A type of mental alteration based on the delusional idea that the body itself is made of glass.
Throughout history there have been a large number of diseases that have caused great harm and damage to humanity and with the passage of time they have ended up disappearing. This is the case of the black plague or the so-called Spanish flu. But it has not only occurred with medical illnesses, but there have also been typical mental illnesses of a specific historical period or stage. An example of this is the so-called crystal delusion or crystal illusion, an alteration that we are going to talk about throughout this article.
Delusion or crystal illusion: symptoms
It receives the name of delusion or crystal illusion, a typical and highly frequent mental disorder of the Middle Ages and the Renaissance which is characterized by the presence of the delusional belief of being made of glass, the body itself having the properties of this and especially its fragility.
In this sense, it remained fixed, persistent, unchangeable despite the presence of contrary evidence and without any social consensus that the body itself was glass, extremely fragile and easily broken.
This belief went hand in hand with a high level of panic and fear, practically phobic, to the idea of breaking or breaking at the slightest blow, being frequent the adoption of attitudes such as avoiding all physical contact with others, moving away from furniture and corners, defecate standing up to avoid breaking or tying cushions and wearing reinforced garments with them to avoid possible damage when sitting or moving.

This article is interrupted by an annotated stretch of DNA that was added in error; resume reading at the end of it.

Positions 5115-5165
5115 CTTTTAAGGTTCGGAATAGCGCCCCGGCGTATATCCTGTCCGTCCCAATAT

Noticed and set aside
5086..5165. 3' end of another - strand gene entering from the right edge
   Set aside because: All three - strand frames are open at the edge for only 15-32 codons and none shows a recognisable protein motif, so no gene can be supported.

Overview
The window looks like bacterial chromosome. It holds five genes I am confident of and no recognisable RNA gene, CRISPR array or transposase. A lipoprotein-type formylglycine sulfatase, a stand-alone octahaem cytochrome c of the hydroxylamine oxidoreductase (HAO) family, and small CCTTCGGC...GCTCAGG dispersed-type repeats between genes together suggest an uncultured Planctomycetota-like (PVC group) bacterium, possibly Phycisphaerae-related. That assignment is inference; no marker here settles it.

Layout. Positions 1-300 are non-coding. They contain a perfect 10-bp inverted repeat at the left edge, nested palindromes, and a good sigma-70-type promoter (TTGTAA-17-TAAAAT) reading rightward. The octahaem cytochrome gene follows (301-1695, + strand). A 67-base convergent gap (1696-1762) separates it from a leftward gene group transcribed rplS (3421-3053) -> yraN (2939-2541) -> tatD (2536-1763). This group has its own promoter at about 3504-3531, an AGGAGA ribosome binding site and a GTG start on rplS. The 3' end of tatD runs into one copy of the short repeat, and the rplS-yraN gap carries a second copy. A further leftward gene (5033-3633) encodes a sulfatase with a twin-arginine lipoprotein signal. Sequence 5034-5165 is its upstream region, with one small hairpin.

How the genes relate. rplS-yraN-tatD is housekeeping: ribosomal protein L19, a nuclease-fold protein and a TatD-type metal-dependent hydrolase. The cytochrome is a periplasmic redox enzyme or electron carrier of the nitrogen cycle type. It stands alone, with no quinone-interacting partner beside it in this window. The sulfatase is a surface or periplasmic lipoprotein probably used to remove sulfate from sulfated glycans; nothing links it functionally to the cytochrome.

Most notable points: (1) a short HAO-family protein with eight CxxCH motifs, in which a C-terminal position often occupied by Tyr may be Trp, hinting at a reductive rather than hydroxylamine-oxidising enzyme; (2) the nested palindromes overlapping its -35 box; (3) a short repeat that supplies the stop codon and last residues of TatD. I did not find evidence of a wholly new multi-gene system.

The disorder in question may include the sensation that the whole body is made of glass or it may include only specific parts, such as the extremities. In some cases it was even considered that the internal organs were made of glass, the psychic suffering and fear of these people being very high.
A common phenomenon in the Middle Ages
As we have said, this disorder appeared in the Middle Ages, a historical stage in which glass began to be used in elements such as stained glass or the first lenses.
One of the oldest and best known cases is that of the French monarch Carlos VI, nicknamed “the beloved” (since he apparently fought against the corruption introduced by his regents) but also “the madman” because he ended up suffering from various psychiatric problems, among those who have psychotic episodes (ending the life of one of his courtiers) and being among them the delusion of crystal. The monarch dressed in a lined garment to avoid damage from possible falls and remained motionless for long hours.
It was also the upheaval of Princess Alexandra Amelie of Bavaria, and of many other nobles and citizens (usually of upper classes). The composer Tchaikovsky also manifested symptoms that suggest this disorder, fearing that his head would fall to the ground while conducting the orchestra and break, and even physically holding it to prevent it.
In fact it was such a frequent condition that even René Descartes made mention of it in one of his works and it is even the condition suffered by one of Miguel de Cervantes’s characters in his “El Licenciado Vidriera”.